What is the London Eye? Although it’s similar to a Ferris wheel, it’s unlike any other similar ride in the world. The uniqueness of experiencing it, along with the spectacular views, make this fun part of a trip to London.
Also called the Millennium Wheel, the London Eye opened on New Year’s Eve 1999 to welcome in the year 2000. It rises to over 400 feet above the water. The design includes 32 capsules that can carry 25 people in each one. The capsules each represent one borough of London, with no carriage 13 to prevent bad luck.
First-time visitors express surprise at the “speed” of the ride. A revolution from bottom to top and back down again takes about 30 minutes. Capsules move slowly so you can take in the views. You are free to move around the capsule or use the seating in the center. On our ride, no one sat. Everyone moved about the capsule, looking out the windows and taking photos. Most “view” photos you will see taken from the capsules are looking north to the London landmarks. But even the view to the south is pleasant, as it’s a park.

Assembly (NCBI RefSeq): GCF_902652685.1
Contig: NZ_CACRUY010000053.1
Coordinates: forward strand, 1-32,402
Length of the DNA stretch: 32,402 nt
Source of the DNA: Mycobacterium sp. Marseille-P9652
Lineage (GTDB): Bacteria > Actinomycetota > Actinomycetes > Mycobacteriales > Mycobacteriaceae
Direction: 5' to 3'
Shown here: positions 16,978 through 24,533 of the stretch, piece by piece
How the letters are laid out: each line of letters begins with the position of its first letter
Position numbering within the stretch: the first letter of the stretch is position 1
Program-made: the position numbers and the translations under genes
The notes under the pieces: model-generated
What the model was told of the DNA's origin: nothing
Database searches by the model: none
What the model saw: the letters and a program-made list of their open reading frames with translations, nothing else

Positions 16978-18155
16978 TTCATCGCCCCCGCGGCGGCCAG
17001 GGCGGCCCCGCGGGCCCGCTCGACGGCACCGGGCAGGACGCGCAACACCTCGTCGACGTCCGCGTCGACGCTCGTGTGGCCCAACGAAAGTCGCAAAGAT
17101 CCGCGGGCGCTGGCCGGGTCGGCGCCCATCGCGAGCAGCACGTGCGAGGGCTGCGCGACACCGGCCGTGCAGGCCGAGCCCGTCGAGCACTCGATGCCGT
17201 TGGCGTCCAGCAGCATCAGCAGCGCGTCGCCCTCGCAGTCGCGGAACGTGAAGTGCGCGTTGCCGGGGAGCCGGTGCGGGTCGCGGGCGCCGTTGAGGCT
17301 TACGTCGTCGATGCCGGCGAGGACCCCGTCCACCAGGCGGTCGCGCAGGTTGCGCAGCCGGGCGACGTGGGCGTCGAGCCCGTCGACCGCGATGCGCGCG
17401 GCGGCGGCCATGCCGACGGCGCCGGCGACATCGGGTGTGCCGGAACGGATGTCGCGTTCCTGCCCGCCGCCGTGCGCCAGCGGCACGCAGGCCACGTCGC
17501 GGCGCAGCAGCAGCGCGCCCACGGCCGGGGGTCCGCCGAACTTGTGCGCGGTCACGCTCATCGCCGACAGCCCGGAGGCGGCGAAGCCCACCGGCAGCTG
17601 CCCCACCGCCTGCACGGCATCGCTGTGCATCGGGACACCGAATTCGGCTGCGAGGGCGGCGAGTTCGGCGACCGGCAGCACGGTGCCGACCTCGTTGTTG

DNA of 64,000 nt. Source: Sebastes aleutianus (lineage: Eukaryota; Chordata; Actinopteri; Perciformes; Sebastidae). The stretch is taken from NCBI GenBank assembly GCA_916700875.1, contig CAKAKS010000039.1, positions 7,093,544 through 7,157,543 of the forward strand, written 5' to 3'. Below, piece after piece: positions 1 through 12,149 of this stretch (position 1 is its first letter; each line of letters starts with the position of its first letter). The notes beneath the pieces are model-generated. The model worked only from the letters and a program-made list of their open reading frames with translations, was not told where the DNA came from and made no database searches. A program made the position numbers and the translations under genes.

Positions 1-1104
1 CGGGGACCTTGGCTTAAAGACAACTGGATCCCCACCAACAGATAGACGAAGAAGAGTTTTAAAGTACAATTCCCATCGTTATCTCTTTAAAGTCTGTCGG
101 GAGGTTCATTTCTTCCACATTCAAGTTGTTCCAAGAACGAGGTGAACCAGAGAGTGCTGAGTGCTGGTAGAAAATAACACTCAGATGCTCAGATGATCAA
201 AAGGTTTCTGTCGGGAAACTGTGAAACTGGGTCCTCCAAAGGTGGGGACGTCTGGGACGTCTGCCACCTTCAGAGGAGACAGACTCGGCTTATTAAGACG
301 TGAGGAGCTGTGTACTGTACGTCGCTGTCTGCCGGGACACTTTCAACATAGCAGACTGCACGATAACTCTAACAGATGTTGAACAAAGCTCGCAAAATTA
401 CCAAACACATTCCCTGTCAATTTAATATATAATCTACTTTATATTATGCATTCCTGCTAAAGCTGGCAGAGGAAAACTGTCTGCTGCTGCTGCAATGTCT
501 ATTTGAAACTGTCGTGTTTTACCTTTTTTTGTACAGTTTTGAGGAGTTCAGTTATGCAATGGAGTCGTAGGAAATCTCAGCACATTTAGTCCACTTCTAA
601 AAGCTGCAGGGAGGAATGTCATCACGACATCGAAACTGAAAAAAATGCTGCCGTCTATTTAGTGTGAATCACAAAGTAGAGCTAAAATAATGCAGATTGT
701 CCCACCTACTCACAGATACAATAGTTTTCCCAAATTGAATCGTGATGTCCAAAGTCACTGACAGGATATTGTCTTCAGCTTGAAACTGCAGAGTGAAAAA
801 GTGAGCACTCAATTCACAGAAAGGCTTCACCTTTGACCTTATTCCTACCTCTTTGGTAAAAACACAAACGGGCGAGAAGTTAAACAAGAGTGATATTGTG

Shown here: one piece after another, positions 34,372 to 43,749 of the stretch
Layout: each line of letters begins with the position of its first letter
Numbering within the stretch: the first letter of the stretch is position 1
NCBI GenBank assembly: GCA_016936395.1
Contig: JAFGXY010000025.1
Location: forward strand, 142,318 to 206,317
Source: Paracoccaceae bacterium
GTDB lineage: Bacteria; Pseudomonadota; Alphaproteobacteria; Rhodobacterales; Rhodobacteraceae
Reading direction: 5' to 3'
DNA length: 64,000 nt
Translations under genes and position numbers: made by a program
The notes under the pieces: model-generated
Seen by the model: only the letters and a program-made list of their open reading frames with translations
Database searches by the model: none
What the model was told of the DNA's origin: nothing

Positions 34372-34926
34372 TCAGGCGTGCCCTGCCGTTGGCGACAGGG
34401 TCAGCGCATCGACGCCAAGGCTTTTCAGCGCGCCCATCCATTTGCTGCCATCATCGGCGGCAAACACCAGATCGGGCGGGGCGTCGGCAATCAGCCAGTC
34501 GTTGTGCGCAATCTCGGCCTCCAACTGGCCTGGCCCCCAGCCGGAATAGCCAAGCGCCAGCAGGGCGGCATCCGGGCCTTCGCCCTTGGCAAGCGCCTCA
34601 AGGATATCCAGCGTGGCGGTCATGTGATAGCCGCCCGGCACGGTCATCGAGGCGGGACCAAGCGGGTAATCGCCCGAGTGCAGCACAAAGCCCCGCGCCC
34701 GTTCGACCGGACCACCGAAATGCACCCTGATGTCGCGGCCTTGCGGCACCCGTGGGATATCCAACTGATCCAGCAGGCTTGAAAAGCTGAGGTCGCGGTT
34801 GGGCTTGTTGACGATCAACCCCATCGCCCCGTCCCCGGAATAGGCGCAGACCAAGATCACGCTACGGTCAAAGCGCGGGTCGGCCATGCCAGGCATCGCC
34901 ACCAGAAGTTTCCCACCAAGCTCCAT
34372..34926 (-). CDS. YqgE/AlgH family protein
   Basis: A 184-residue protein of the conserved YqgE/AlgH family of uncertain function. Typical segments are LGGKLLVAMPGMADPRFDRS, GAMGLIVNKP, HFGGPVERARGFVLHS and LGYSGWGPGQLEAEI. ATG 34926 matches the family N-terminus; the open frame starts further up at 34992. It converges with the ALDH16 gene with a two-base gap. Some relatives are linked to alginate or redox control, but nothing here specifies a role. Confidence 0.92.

You can purchase tickets before you visit London to avoid waiting in line. I decided not to do this for various reasons related to our travel plans. As it turned out, we ventured to the London Eye late on a Sunday afternoon and waited only about 10 minutes in line. If you are going, check out the website to see the different ticket options and to evaluate whether it’s a good plan to buy tickets ahead of time.
How about you? Have you visited an attraction that surprised you by being far more enjoyable than you imagined?
Linking up with Image-in-ing, Little Things Thursday, Wednesday Around the World, The Good, the Random, the Fun, Through My Lens, Seasons, Wanderful Wednesday, Our World Tuesday, Photo Friday, and Life Thru the Lens.